Google+ Local and Google Places

Erika Austin ( is a consultant for Advokate. We asked her to write a blog post about Google Places.

Google Places is a free way for businesses to verify their businesses location and provide more information to their customers. You are able to edit your business hours, provide a link to your website, and create promotional offers.

Google Places shows up in Google Maps and on May 12, 2012, integrated with Google +, Google’s social media (which originally launched as Google Circles in June 2011), to form Google+ Local.

It now allows users to post photos and reviews of locations directly to its page on Google+ Local. Additionally, Google+ Local and Maps also now feature detailed reviews and ratings from Zagat, who was acquired by Google in September 2011.

How to make it work for you

Google Places allows businesses to build up their company’s profile by adding their location and tags that describe your business. If a user was to search for a service like “Lawyer” in a location like “New York City”, it would show with the all of the nearby lawyers in Google Maps. This also ranks very highly in the search results for local listings (see example below).

This does not only benefit local businesses! Registering your company and providing a backlink to your website can improve your SEO, and Google organic listings. I highly recommend all businesses registering a Google Places account. At the least, to verify your address to confirm that you are the owner of the account so that no one else can claim your listing.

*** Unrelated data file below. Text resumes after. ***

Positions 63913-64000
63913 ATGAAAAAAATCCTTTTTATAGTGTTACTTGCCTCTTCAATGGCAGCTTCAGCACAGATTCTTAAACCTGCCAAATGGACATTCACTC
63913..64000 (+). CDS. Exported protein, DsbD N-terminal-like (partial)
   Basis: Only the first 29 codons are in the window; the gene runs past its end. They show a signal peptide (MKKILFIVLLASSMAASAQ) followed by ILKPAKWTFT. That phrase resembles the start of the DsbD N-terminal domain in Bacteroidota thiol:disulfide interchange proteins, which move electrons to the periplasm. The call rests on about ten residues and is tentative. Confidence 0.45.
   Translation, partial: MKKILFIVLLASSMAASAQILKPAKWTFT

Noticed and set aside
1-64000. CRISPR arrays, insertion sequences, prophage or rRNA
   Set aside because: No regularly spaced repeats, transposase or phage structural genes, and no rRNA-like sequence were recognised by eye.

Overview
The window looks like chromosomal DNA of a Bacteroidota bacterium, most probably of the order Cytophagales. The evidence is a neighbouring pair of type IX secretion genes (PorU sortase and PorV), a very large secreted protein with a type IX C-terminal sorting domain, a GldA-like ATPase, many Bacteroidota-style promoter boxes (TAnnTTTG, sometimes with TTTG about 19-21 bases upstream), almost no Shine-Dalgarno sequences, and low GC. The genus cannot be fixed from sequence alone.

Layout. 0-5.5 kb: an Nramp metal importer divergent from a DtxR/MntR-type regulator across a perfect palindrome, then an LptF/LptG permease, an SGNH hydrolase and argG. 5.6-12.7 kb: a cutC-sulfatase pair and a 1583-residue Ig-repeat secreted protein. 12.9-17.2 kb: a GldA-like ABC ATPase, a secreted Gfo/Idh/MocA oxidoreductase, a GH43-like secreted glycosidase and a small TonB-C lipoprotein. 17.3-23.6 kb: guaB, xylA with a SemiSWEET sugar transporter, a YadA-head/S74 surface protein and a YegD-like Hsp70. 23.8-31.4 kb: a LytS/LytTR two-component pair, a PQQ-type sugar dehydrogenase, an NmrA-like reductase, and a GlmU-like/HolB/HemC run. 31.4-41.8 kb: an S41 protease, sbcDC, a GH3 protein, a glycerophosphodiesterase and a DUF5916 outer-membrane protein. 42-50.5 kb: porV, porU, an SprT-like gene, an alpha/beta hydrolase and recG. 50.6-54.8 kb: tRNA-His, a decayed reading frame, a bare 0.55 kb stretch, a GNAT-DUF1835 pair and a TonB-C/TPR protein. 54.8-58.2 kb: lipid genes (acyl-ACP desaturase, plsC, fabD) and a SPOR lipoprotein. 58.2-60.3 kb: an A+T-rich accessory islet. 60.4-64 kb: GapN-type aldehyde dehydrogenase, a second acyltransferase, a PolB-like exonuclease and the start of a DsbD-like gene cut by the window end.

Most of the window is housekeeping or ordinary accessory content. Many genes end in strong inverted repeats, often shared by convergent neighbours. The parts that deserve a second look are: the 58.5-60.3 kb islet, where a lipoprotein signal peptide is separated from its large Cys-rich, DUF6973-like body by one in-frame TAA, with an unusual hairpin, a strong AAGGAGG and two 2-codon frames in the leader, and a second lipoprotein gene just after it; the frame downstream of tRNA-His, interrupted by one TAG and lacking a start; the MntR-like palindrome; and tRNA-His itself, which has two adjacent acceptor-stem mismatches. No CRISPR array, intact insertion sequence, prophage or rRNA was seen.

Google+ Local, formerly known as HotPot, allows users to rate their experience with your company. This rating has a four point scale: Poor-Fair, Good, Very Good, and Excellent, with the option to comment on your experience. If you have ever written a review yourself, you know that most of these come from either passionate advocates for your brand or dissatisfied customers. It is important to pay attention to both.

Of course we would love to have all great reviews! It shows up next to your listing in Google Maps and Google’s location-based searches which can really improve your click-through rate to your website. This also helps with word-of-mouth marketing, as you are more likely to take a recommendation from a friend than an advertiser.

We hate to admit it, but we all have dissatisfied customers. The first reaction you might have is that a bad review could critically damage your businesses reputation. That is why all companies, both big and small, take a lot of pride in customer service and providing a personal touch to their customers. If this happens to you, try not to take a bad review as an attack, but as a critique.

Would you rather have your customers complain to potential customers behind your back or online, to your face where you have the opportunity to improve? These customers cared enough to give you the feedback of their experience, so it’s important to try reaching out and seeing if you can improve their customer satisfaction. Don’t get too caught up in trying to make every customer happy, compromise is the most that anyone can offer and that is not always good enough. The effort is usually appreciated and if not, then hopefully it will be on the next customer. They might be willing to change their review. Try to see every bad review as an opportunity to improve your company image publically, that you are able to take the feedback to improve.

If you don’t put yourself out there, no one will find you.

Please feel free to ask questions and make comments! I would love to hear feedback and find inspiration for future blog posts.